Many flaviviruses are significant human pathogens. The plus-strand RNA genome of a flavivirus contains a 5′ terminal cap 1 structure (m7GpppAmG). The flavivirus encodes one methyltransferase (MTase), located at the N-terminal portion of the NS5 RNA-dependent RNA polymerase (RdRp). Here we review recent advances in our understanding of flaviviral capping machinery and the implications for drug development. The NS5 MTase catalyzes both guanine N7 and ribose 2′-OH methylations during viral cap formation. Representative flavivirus MTases, from dengue, yellow fever, and West Nile virus (WNV), sequentially generate GpppA → m7GpppA → m7GpppAm. Despite the existence of two distinct methylation activities, the crystal structures of flavivirus MTases showed a single binding site for S-adenosyl-L-methionine (SAM), the methyl donor. This finding indicates that the substrate GpppA-RNA must be repositioned to accept the N7 and 2′-O methyl groups from SAM during the sequential reactions. Further studies demonstrated that distinct RNA elements are required for the methylations of guanine N7 on the cap and of ribose 2′-OH on the first transcribed nucleotide. Mutant enzymes with different methylation defects can trans complement one another in vitro, demonstrating that separate molecules of the enzyme can independently catalyze the two cap methylations in vitro. In the context of the infectious virus, defects in both methylations, or a defect in the N7 methylation alone, are lethal to WNV. However, viruses defective solely in 2′-O methylation are attenuated and can protect mice from later wild-type WNV challenge. The results demonstrate that the N7 methylation activity is essential for the WNV life cycle and, thus, methyltransferase represents a novel and promising target for flavivirus therapy.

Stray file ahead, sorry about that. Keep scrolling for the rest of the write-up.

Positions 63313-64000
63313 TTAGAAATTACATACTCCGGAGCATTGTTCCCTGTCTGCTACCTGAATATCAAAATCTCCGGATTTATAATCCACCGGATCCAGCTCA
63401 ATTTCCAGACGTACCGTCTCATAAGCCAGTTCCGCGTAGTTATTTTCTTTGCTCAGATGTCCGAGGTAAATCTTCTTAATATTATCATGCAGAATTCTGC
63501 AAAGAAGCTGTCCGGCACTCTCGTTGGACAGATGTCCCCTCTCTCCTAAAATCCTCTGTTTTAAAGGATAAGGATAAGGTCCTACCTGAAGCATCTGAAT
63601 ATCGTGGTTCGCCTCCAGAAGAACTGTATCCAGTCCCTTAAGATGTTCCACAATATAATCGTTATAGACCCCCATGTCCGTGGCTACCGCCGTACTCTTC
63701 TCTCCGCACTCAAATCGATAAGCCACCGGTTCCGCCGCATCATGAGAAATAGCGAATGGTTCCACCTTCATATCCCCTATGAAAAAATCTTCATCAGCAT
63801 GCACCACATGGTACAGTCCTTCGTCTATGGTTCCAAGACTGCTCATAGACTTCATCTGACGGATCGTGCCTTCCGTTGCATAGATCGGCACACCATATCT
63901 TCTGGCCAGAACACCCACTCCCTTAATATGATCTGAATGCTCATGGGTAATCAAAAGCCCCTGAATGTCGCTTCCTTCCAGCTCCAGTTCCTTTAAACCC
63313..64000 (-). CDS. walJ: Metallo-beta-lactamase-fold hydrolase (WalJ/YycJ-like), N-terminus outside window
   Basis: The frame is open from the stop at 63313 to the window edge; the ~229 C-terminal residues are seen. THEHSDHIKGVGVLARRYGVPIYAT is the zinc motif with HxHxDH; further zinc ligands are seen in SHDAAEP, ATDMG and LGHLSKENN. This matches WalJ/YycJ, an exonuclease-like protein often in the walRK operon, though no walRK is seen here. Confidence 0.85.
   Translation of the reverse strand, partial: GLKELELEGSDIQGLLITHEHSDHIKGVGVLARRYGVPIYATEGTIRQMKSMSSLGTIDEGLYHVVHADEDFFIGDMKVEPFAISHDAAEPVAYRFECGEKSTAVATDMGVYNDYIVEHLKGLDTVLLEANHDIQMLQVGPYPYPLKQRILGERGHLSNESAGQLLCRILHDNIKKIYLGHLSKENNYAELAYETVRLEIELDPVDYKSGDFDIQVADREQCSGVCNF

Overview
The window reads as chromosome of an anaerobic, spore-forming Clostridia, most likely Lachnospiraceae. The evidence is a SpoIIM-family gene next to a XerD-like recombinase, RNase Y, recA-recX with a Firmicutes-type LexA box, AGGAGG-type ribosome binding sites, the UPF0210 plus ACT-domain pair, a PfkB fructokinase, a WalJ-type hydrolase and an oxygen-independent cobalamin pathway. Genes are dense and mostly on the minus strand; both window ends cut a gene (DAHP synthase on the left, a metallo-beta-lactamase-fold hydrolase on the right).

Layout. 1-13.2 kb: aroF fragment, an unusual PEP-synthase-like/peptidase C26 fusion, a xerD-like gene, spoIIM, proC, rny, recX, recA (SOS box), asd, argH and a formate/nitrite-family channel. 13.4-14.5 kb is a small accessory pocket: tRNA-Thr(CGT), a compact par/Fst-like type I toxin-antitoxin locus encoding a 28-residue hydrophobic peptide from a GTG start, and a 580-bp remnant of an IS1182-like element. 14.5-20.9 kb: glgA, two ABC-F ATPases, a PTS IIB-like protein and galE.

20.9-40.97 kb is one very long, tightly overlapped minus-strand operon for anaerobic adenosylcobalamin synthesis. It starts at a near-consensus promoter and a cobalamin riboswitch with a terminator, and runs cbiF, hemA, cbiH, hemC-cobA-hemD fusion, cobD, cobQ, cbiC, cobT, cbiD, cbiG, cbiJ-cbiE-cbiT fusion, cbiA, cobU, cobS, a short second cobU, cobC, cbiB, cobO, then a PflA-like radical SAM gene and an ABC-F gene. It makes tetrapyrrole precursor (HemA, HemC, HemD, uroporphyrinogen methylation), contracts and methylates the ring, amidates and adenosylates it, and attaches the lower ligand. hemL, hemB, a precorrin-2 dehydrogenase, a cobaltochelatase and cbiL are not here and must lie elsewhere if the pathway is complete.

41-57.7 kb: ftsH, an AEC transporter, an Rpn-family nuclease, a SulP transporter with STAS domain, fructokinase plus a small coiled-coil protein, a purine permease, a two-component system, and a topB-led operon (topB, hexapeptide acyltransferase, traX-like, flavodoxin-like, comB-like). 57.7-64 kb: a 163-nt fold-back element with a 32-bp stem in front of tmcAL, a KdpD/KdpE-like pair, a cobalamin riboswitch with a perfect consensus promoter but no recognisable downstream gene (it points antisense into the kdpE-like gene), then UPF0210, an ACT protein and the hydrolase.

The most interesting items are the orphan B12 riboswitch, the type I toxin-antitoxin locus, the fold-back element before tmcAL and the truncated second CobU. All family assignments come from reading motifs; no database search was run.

- Flavivirus NS5
- RNA cap methylation
- structure and function
ASJC Scopus subject areas
- Ecology, Evolution, Behavior and Systematics